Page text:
There was Müsli with Greek Yoghurt and plenty of fresh fruit, a Full English, your usual suspects such as Eggs Benedict and Royal and then there were the "desserts". Ooooh the sweet options were to die for. We had the softest, melt in mouth Challah French Toast with clotted cream and the fluffiest Buttermilk Pancakes with blueberries and a nutty sweet maple syrup. You hungry yet?

        Our waiter Michaelo was attentive but not intrusive he was always happy to help and any special wishes were no problem at all. This is what I call first class service.

        There is nothing I could fault at the Riding House Café and while it is a little more expensive than your usual breakfast destination it is definitely worth it.
        Rating 9.5/10

        Breakfast for six (eight dishes), coffees and juices came to approximately £100
        (I am not 100% sure on this one as we got treated by Dan's mum - Thanks Bina :-*)

        The Riding House Café
        43-51 Great Titchfield St
        W1W 7PQ


        This has truly been the longest time I have been away from my blog. Certainly not voluntarily. So I have decided to call it my summer break. As always life's been busy and there are so many changes coming up my head is spinning. They are all good though and I will let them slot into place first, blog very sporadically and then place my little blog back into my life. I want blogging to come naturally again and look forward to featuring my cute, new balcony furniture in upcoming food posts as well as barbeques, picnics, travel... oh there are just so many things.

        In the meantime I'll leave you with this most charming picnic photograph that tells stories of warm summer weekends spent with friends, munching on the most delicious goodies, sipping ice cold bubbly and talking and laughing into the early hours.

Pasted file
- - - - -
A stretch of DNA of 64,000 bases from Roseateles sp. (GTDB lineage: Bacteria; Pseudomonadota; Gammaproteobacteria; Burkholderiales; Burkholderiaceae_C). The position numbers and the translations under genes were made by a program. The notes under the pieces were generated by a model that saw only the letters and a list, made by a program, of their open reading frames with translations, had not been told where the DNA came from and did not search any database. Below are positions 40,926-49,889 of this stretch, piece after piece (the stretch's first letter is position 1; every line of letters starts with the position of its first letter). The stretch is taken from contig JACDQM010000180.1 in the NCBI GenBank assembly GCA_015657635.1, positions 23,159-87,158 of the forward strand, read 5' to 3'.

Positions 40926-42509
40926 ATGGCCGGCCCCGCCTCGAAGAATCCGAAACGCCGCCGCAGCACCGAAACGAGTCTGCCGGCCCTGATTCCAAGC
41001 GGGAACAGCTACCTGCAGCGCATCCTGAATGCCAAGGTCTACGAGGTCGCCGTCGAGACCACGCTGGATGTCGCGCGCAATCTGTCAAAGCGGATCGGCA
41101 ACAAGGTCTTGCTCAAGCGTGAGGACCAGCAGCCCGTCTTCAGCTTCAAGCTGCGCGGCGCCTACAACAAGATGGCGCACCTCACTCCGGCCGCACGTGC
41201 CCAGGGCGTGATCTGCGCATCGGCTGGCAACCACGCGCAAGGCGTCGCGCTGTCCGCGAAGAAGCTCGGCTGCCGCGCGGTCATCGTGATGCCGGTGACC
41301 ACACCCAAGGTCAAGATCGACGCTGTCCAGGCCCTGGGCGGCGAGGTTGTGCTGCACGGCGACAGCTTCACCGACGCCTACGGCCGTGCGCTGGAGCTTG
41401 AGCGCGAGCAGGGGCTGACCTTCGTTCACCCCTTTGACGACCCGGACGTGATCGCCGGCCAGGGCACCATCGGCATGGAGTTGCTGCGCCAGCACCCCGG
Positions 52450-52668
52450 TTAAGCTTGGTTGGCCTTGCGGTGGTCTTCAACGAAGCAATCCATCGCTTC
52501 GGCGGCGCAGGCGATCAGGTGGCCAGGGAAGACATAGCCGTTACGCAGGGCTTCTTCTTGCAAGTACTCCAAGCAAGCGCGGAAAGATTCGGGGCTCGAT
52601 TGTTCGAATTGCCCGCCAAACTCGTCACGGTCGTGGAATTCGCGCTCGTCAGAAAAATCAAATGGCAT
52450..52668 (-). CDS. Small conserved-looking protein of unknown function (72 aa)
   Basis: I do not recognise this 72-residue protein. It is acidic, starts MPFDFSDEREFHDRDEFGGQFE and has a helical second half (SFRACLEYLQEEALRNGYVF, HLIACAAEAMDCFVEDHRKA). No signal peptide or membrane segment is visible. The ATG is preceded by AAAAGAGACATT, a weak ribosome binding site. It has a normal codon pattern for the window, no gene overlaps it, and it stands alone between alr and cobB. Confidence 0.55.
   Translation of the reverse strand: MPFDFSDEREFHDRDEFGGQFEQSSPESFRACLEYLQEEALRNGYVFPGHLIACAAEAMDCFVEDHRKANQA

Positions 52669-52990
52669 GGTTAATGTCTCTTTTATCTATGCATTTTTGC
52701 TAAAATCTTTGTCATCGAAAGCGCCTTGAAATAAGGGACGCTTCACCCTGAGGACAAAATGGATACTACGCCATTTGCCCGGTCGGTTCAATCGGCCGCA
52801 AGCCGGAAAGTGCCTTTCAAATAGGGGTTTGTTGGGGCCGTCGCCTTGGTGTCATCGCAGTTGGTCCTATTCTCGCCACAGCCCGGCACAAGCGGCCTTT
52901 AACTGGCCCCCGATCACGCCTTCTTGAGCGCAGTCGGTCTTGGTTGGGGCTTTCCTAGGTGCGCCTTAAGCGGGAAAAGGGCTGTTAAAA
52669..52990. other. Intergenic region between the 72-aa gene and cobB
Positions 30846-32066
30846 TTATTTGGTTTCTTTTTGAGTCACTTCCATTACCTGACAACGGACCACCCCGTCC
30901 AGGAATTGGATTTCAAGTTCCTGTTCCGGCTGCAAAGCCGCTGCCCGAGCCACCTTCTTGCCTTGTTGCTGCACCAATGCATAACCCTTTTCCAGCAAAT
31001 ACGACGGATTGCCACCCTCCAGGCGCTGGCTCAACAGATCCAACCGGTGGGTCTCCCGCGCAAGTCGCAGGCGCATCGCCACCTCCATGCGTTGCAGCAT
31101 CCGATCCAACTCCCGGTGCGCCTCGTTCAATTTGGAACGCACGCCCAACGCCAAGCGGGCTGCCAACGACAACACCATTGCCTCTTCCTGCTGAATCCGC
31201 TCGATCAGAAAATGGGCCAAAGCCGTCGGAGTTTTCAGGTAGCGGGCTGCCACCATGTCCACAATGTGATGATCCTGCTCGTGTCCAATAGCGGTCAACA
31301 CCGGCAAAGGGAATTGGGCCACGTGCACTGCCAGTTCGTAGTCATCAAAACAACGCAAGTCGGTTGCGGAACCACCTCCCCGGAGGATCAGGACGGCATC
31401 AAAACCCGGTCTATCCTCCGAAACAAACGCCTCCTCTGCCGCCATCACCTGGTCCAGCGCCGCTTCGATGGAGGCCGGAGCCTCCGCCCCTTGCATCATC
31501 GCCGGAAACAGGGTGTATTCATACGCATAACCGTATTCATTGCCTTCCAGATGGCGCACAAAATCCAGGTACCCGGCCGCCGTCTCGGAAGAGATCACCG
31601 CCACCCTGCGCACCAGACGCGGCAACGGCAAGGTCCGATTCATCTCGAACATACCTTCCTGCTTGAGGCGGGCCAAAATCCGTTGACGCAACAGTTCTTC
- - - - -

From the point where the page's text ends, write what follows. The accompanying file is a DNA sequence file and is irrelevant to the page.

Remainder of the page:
See you all soon.

        Etta xo

        Photo via

        FOOD ENVY #8

        I've been scouring my Pinterest on this sunny Friday afternoon for a bit of food inspiration, because if I have another roast chicken salad I might turn into a roast chicken ;)
        As I only have another five days of the Paleo Challenge left to get through I thought I'd share some of my favourite Pinterest Paleo finds with you.

        One of them is Chia Seed Puddings - creamy, healthy yumminess in a bowl. This ancient super-seed will give you protein, fibre and Omega 3, which stands for one substantial breakfast (or desert ;)) without feeling heavy or bloated afterwards.
        The beef burgers with sauteed spinach and caramelised onions in a portobello mushroom "bun" has been tried and tested and is amazingly delicious.

        Pinterest has been my saviour throughout this challenge. There are tons of inspirational and super tasty recipes up there. 

        Happy weekend everyone.
        Etta xo

          1 // 2 // 3 // 4
        For more inspiration, inside and outside the food department, you can follow me here


        I am currently on day 21 of the Paleo Challenge (whoop! only 9 days to go) and still don't mind having courgette spaghetti with my bolognese or eating nuts and raisins instead of the compulsory 4pm HobNob. What I do mind is not being able to have normal coffee in the morning (decaf with almond milk just isn't the same) and I miss cheese and my favourite lentil stew. Only every now and then, but nonetheless.